Rose Margaret Williams Baier Dec. 19, 1931 – June 29, 2022
July 14, 2022
SEELEY LAKE - Norm Baier's "girlfriend" of 71 plus years passed peacefully from this life on June 29.
Rose was born in Virginia City, Montana on Dec. 19, 1931. A fourth generation Montanan, Rose's roots dated back to the days of her great-grandfather Benjamin Charles Williams. He was a member of the original Vigilantes who reasserted order in crime-ridden Virginia City and Bannock during the prosperous, but dangerous, gold mining years of 1863 and 1864.
Rose's parents were divorced early in her life and her memories of childhood were mostly of long days laboring alongside her older sister Eda helping her mother Clara, survive as a ranch cook during the Depression.
Rose moved to Hamilton, Montana for the latter part of her senior year of high school when her mother remarried. Rose was working as a waitress at the Range Cafe in Hamilton after graduation where she met Norman Baier, the man who would be her husband for over 70 years.
Married in 1950, Rose and Norm moved often around western Montana, chasing the decent-paying pipeline and logging jobs. Together, Rose and Norm raised three children Karen, Bill and Bob after losing their first infant daughter Penny in 1951.
The Baier family settled in Seeley Lake in 1957. After several moves with the mobile home, including a couple of stints in Dog Town, purchased a newly built house on the lake in 1964. The new high school had recently been built. In his second year as principal, Kim Haines made what he often said was "the smartest hire I ever made" when he offered Rose the school secretarial position, a job she held until she retired in 1997.
Rose absolutely loved the job, the staff and especially the kids! Years later she confessed to having always felt guilty taking the position, as she felt she was neglecting her family. In reality, her children absolutely loved her working and enjoyed classmates and others discovering what a unique, wonderful mother they had.
In 1986, Norm and Rose built the 1-Stop Convenience Store on property they owned alongside Highway 83 in Seeley Lake. Bill and Bob were planning on managing it for a short time period with the intent of selling it soon. Bob's car accident quickly changed those plans! Consequently, Rose began handling the business financials, as well as still working at the school. Later, after retiring, she continued doing the accounting and books at the store, a job she did until her late 80s.
Whether it was raising her family or the work at the school, Rose set about her work the same way - efficiently and pleasantly, with a humble demeanor that never gave away just how tough and resilient she really was. Norm had a reputation for being a bit ornery. While Norm could be all bark and no bite, everyone knew that Rose was really in charge. As Norm's brother Ken once said, "Rosie raises that left eyebrow...everyone knows...That is enough!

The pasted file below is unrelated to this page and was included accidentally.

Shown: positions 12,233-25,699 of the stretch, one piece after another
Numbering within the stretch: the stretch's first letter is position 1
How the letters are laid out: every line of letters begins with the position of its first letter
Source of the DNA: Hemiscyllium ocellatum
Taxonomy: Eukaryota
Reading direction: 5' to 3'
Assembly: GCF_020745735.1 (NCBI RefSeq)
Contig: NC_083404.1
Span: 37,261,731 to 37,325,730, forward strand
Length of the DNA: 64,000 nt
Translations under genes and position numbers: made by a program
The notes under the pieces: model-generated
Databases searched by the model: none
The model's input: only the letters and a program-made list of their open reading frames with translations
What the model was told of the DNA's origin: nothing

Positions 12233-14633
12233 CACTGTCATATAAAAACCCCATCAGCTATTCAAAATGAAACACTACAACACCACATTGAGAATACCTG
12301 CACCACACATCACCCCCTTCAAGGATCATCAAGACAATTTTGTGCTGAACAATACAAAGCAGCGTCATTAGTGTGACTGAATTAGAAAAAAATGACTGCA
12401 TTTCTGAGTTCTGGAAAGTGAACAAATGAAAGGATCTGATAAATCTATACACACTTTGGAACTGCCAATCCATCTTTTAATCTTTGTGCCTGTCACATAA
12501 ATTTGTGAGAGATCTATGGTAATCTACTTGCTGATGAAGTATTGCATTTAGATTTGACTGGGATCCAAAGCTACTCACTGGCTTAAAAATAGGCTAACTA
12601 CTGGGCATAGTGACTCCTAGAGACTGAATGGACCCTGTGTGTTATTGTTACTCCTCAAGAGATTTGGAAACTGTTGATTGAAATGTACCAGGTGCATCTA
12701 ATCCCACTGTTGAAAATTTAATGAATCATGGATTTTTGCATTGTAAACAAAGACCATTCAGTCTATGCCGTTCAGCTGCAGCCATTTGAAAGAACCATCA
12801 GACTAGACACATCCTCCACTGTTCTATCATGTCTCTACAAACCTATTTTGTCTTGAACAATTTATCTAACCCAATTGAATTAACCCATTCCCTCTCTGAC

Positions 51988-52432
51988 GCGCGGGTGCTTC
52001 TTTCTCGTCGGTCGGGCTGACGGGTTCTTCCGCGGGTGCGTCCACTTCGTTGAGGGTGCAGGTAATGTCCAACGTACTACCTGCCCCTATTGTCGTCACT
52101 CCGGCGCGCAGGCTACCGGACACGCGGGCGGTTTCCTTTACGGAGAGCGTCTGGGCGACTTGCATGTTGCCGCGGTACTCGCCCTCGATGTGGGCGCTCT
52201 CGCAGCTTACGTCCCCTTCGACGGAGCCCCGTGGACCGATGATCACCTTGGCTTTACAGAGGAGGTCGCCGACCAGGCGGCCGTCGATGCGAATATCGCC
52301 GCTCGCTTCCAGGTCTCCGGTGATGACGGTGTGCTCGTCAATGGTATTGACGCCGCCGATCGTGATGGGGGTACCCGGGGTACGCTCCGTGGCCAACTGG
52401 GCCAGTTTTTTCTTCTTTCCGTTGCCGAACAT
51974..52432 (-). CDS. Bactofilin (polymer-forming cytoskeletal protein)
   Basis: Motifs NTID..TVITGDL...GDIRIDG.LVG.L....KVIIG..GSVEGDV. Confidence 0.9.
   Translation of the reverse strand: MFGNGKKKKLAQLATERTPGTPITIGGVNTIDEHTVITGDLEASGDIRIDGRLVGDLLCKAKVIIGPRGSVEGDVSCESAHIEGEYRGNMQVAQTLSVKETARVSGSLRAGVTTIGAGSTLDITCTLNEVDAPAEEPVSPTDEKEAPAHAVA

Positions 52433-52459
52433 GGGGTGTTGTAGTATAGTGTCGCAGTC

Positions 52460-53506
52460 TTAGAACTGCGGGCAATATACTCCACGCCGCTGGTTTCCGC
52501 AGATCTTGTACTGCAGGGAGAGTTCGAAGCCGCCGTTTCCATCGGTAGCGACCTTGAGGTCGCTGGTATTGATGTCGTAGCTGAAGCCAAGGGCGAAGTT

That raised eyebrow kept her three children in line. She was never one for spanking, grounding or time-outs. She did not need them. They had learned early in life the heartbreak of disappointing their mother. Her expectations were very clear: show up, work hard and don't complain. There was no point coming home complaining about teachers, coaches or bosses because she had no time for it! Rose's attitude was that if you had a problem, it was your job to fix it.
This mental toughness may not have been evident in her public persona but her family was audience to her resilience throughout her life.
When her son Bob was in the car accident and was in a coma for months, Rose was by his side daily, only departing for short periods to keep things in order at the high school.
Rose was diagnosed with breast cancer in her late 70s, traveling to treatment every other day for months, but customers and employees alike would never have been the wiser as they chatted with her at the front of the store while she sipped her coffee over the crossword.
In her late 80s Rose had a blood clot near her brain and was quickly flown to Missoula. Through the miracle of modern medicine she survived and was back home to Seeley in a few days. After first bringing her to the store as she requested, Bill returned with the cup of coffee she asked for, only to find her walker at the base of the staircase while she crawled up the stairs to the office. She had work to do!
Rose never really spoke much of the past or herself, she just rose each day, loved her family and took on whatever chore or task that the day presented. Her joy in life was her family, especially her children and grandchildren, and watching them succeed in their own lives. Those who knew her admired her ability to be warm, yet firm, quiet, yet wise, and kind, yet demanding. Unlike Norm, who told his girlfriend he loved her with his "dozen hugs a day," Rose was much more reserved with her affection. Her family knew how much she loved them and they her.
After a few months of living without her husband and best friend Norm, Rose was ready to leave and close this final chapter of her hard, full life.
Rose was preceded in death by: her parents Percy and Clara; stepfather Leonard; brother Jack; sister Edith; infant daughter Penny and husband Norman. She is survived by: her children Karen, Bill and Bob; grandchildren Summer, Maya, Matt, Jessica and Robert; great-grandchildren; and many nieces, nephews and in-laws.
A celebration of life for both Rose and Norman will be held at a future date.